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        I hate to be the bearer of bad news…but today's horseshoes don't have the power to bring you luck.

        Oh, horseshoes used to be lucky…that's a fact.  

         But modern manufacturing has rendered the modern horseshoe useless in the luck department.

        Horseshoes were lucky for any number of reasons and one simple fact; choose the reason for luck that you like and stick with it.  The fact is a fact and you can't change the fact.

       The devil came to Count Dunstin in 969 AD and asked to have horseshoes put on his cloven hoofs.  Dunstin recognized the Devil and tricked the Devil into letting him squeeze him in an oxen lift while he affixed the horseshoes.  Dunstin squeezed the Devil so hard the Devil promised him anything if he'd just free him. 

       Dunstin freed the Devil after making the Devil promise that any home with a horseshoe over the doorway was off limits and no demons could bother those residing or visiting within.  Dunstin became the Archbishop of Canterbury…now wasn't that lucky?

      If you don't like that Devil story, try this one.  The blacksmith engaged to shoe the Devil made the shoes red hot, then burned the devil's feet with the hot iron…the Devil tried to withstand the pain, but screamed to have the shoes removed when the blacksmith began to drive nails to hold the shoe in place.

      The Devil remembers the pain so vividly that whenever he sees a horseshoe he slinks off into the shadows.  The devil will go nowhere near a home which has a horseshoe over the doorway.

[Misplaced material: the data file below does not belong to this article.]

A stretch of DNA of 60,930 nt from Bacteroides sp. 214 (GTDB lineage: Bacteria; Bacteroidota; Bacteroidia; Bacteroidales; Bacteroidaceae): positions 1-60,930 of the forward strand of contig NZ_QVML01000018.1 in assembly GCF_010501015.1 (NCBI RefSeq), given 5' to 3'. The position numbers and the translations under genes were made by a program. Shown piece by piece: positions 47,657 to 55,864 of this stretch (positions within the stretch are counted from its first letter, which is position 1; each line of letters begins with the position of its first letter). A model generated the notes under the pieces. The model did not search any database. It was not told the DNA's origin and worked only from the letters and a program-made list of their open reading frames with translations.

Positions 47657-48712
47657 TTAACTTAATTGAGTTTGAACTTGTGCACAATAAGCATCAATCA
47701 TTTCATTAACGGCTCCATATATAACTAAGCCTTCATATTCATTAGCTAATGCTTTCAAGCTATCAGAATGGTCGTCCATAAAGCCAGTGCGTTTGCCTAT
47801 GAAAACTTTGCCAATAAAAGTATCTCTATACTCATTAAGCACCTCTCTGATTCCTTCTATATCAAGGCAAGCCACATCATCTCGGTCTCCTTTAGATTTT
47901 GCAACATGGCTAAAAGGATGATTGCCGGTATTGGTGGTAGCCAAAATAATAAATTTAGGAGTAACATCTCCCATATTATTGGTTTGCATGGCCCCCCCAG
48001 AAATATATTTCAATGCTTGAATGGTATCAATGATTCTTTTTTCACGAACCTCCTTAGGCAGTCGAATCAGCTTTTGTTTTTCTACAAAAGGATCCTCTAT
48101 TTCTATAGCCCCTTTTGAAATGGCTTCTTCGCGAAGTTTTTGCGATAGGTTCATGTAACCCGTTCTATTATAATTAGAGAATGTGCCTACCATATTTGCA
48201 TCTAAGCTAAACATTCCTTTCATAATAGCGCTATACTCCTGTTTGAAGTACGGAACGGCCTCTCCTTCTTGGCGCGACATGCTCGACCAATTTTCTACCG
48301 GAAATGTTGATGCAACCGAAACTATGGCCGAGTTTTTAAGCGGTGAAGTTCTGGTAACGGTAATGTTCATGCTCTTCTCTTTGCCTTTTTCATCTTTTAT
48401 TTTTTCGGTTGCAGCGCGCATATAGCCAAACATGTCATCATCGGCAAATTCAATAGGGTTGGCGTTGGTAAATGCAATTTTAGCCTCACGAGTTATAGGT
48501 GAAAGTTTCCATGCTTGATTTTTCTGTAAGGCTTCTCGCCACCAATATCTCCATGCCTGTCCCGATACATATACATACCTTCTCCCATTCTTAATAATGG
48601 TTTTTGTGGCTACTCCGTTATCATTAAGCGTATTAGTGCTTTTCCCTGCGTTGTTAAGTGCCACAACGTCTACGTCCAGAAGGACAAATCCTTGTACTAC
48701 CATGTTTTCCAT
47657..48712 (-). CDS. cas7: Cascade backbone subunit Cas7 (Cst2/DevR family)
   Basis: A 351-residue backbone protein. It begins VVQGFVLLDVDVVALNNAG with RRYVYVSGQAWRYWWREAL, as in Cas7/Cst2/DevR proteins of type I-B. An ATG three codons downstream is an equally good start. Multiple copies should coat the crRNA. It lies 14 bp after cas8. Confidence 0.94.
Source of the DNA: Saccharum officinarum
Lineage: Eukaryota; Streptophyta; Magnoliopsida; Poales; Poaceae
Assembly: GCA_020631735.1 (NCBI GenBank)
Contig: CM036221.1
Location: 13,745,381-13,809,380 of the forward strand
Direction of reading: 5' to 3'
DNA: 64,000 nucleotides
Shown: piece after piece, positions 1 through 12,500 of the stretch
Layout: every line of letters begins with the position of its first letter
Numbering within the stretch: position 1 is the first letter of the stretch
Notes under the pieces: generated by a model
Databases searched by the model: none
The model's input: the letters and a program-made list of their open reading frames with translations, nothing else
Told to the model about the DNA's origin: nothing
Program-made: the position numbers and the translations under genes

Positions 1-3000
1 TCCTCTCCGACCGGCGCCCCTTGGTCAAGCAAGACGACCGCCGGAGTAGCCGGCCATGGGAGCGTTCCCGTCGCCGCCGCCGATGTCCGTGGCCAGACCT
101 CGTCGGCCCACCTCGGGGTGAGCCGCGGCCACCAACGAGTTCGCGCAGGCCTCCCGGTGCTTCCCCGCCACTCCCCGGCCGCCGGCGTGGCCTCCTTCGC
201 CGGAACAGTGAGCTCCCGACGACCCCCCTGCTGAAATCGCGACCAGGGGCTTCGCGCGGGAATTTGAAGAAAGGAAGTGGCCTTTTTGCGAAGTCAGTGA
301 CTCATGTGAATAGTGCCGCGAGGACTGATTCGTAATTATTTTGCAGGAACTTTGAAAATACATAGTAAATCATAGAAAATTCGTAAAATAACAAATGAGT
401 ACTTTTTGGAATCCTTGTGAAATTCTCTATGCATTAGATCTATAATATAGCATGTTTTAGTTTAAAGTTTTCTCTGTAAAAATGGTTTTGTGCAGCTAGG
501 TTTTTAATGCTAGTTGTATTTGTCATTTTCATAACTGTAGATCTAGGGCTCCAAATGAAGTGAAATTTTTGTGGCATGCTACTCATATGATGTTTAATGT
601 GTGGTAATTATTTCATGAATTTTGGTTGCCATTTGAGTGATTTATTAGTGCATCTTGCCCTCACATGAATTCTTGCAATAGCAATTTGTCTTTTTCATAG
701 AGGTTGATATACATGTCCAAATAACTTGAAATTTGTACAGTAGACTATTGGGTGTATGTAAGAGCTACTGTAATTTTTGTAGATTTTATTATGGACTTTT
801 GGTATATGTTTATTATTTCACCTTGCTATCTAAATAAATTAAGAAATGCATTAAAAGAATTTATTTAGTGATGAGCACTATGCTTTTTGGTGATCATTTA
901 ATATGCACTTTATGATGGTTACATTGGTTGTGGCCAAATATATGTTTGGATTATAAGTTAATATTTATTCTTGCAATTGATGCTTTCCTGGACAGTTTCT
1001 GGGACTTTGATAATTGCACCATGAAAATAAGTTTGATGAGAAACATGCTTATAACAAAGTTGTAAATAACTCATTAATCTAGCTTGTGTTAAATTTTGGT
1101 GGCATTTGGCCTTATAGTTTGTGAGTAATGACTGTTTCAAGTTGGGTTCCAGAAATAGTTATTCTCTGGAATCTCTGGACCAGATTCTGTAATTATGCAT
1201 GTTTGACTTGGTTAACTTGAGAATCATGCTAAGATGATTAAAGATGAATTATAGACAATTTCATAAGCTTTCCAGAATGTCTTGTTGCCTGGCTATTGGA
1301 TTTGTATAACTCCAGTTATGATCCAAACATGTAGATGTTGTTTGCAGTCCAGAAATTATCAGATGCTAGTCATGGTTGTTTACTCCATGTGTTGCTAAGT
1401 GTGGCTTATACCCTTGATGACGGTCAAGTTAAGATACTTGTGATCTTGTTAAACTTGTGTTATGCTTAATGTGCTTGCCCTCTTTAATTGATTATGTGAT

Other reasons why a horseshoe is lucky:

       Horseshoes are made of iron which is born from the marriage of rock and fire, two of the basic elements of ancient times; iron therefore was considered to have magical powers.

      Horseshoes are made by blacksmiths and blacksmithing is considered a very lucky trade.  Because blacksmiths work with fire and iron, blacksmiths are thought to have very special powers---consider how magically they take your money.

      Iron repels fair-folk, keeping away mischievous demons, imps, pixies and elves.

      The horseshoe invokes the crescent moon shape of pagan moon goddesses and so invites their protection.

      The crescent moon symbol has luck-giving properties in ancient Mediterranean cultures.

      A witch cannot walk under a horseshoe.

      Horseshoes can cure hiccups---most quickly if your toe is stepped upon by a horse wearing a horseshoe.  You cannot scream in pain and hiccup at the same time.

      There are two things that are mandatory if the horseshoe is to bring you good luck.      
1.  The horseshoe must have been worn by a horse.  2.  The horseshoe must have been found, not purchased.

      Luckily you can hang the horseshoe above your door with the ends up or down…just depends on what you want to do.  Hang the horseshoe ends up if you want to "catch" luck; hang it with the ends down if you want luck to pour over you each time you enter the home.

      The true fact of why horseshoes are lucky is that the lucky horseshoe was commonly held in place with seven iron nails.

       Since ancient times the number seven has been considered very important.  Note: life is divided into seven ages, a rainbow has seven colors, astrology once held that seven planets made up the universe, there are seven deadly sins, a seventh child is thought to have special powers, there are seven days in the week, the moon changes from one phase to another every seven days, and your body goes through a radical change every seven years.

       But modern manufacturing has put a curse on the horseshoe's good luck.  Today's horseshoe has eight nail holes  (even more in some aluminum shoes) and today's horseshoer invariable uses eight steel nails to affix the shoe.

       Darn the luck!


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